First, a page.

14 children among up to 22 dead in Cameroon massacre: UN

Aerial cityscape view to Yaounde, capital of Cameroon. (Shutterstock)
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Updated 17 February 2020

14 children among up to 22 dead in Cameroon massacre: UN

  • The attack was carried out on Friday in the village of Ntumbo in the northwest region
  • Separatists in the regions have been fighting the central government for three years

LIBREVILLE, Gabon: A massacre in an anglophone region of Cameroon left up to 22 villagers dead including 14 children, the UN said Sunday, with an opposition party blaming the killings on the army.
Armed men carried out the bloodshed on Friday in the village of Ntumbo in the Northwest region, James Nunan, a local official of humanitarian coordination agency OCHA, told AFP.
“Up to 22 civilians were killed, including a pregnant woman and several children,” Nunan said, adding that 14 children — including nine under age five — were among the dead.
Eleven of the children were girls, said Nunan, head of OCHA’s office for the Northwest and Southwest regions, which are home to the West African country’s large English-speaking minority.
Separatists in the regions have been fighting the central government for three years.
The Movement for the Rebirth of Cameroon, one of the country’s two main opposition parties, issued a statement saying: “The dictatorial regime (and) the supreme head of the security and defense forces are chiefly responsible for these crimes.”
A key figure in the separatist movement, lawyer Agbor Mballa, in a Facebook post also accused “state defense forces” of carrying out the killings.
An army official contacted by AFP early Sunday denied the allegations, saying simply: “False.” No other official response was immediately available.
The three-year conflict between anglophone forces seeking to break away from French-speaking Cameroon has claimed more than 3,000 lives and forced more than 700,000 people to flee their homes.
Friday’s killings followed elections on February 9 that were marred by violence in the regions blamed both on separatists and security forces.
Armed separatists prevented people from voting, threatening reprisals, while government soldiers were a heavy presence.
Separatists kidnapped more than 100 people and torched property in the run-up to the elections, Human Rights Watch (HRW) said on Wednesday.
The government has not yet announced the results of the elections or turnout figures.

 

 


Knifeman kills three in suspected terror attack at French church in Nice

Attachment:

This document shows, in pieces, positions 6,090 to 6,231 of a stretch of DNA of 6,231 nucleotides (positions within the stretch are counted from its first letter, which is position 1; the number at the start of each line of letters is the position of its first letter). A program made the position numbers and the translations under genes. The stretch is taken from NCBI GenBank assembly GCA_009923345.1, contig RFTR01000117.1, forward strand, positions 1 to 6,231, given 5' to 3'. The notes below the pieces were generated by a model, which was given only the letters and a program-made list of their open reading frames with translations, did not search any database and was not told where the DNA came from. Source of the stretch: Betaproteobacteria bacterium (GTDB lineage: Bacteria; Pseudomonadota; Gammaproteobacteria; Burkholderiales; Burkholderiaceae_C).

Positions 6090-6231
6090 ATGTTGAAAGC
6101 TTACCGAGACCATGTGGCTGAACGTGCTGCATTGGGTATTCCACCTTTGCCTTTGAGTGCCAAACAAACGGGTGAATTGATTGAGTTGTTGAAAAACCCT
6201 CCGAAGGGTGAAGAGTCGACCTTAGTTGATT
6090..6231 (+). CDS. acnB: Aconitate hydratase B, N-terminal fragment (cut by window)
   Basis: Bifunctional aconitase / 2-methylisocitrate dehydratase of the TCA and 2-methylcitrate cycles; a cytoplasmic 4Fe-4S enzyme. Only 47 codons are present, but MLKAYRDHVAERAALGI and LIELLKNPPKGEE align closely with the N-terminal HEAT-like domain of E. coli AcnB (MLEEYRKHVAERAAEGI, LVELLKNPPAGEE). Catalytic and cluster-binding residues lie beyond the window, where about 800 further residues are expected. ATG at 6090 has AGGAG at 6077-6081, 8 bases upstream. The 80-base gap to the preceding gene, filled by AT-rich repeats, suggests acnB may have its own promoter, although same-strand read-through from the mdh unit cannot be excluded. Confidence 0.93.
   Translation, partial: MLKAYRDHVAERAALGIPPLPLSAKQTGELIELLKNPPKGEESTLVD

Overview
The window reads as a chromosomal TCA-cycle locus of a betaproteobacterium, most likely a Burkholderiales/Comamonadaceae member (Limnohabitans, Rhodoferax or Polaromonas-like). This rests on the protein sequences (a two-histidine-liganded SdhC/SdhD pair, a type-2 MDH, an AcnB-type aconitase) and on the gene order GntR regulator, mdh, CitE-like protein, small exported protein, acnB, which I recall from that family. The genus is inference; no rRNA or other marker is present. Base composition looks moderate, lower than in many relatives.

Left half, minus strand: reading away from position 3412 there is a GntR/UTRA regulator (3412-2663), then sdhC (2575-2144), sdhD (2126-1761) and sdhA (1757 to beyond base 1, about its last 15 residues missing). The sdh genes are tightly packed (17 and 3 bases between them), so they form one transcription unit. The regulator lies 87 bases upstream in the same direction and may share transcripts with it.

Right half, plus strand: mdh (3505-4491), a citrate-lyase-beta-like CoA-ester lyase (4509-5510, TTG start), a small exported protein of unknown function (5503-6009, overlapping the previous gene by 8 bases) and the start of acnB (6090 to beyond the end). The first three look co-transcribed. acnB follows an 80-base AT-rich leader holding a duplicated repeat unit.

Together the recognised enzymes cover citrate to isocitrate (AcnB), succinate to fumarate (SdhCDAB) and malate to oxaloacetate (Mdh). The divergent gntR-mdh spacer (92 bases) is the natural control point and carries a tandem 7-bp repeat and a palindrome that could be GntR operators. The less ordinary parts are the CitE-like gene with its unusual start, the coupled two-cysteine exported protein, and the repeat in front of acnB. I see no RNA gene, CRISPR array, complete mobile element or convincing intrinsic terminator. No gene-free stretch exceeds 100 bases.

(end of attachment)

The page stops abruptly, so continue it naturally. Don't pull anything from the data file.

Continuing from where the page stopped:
Updated 5 min 1 sec ago

Knifeman kills three in suspected terror attack at French church in Nice

  • Two victims died at the Basilica of Notre-Dame while a third person died of injuries
  • Macron called for churches around the country to be given added security

NICE: A man wielding a knife at a church in the French city of Nice killed three people, slitting the throat of at least one, and injured several others before being apprehended by police, officials said Thursday.
French anti-terror prosecutors have opened an inquiry into what the city’s Mayor Christian Estrosi called an “Islamo-fascist attack.”
“He (the attacker) kept repeating ‘Allahu Akbar’ (God is Greater) even while under medication” after he was injured during his arrest, Estrosi told journalists at the scene.NIC

Video footage shows police entering the church in Nice where the attack is thought to have been carried out. (Twitter)

Two victims died at the Basilica of Notre-Dame, in the heart of the city on the Mediterranean coast, while a third person died of injuries after seeking refuge in a nearby bar, a police source told AFP.
“The situation is now under control,” police spokeswoman Florence Gavello said.
France has been on high alert for terror attacks since the January 2015 massacre at the satirical weekly Charlie Hebdo. The trial of suspected accomplices in that attack is underway in Paris. 

 

There have been unconfirmed reports that at least one of the victims was decapitated. (Twitter)

In Nice in particular, painful memories remain fresh of the jihadist attack during the Bastille Day fireworks on July 14, 2016, when a man rammed his truck into a crowded promenade, killing 86 people.
It was part of a wave of attacks on French soil, often by so-called “lone wolf” assailants, which has killed more than 250 people since 2015.

The attacker was captured by police and taken to hospital. (Twitter)

The assault prompted lawmakers in parliament to hold a minute’s silence on Thursday, before Prime Minister Jean Castex and other ministers abruptly left for an emergency meeting with President Emmanuel Macron.
Estrosi, who said Macron would soon be arriving in Nice, called for churches around the country to be given added security or to be closed as a precaution.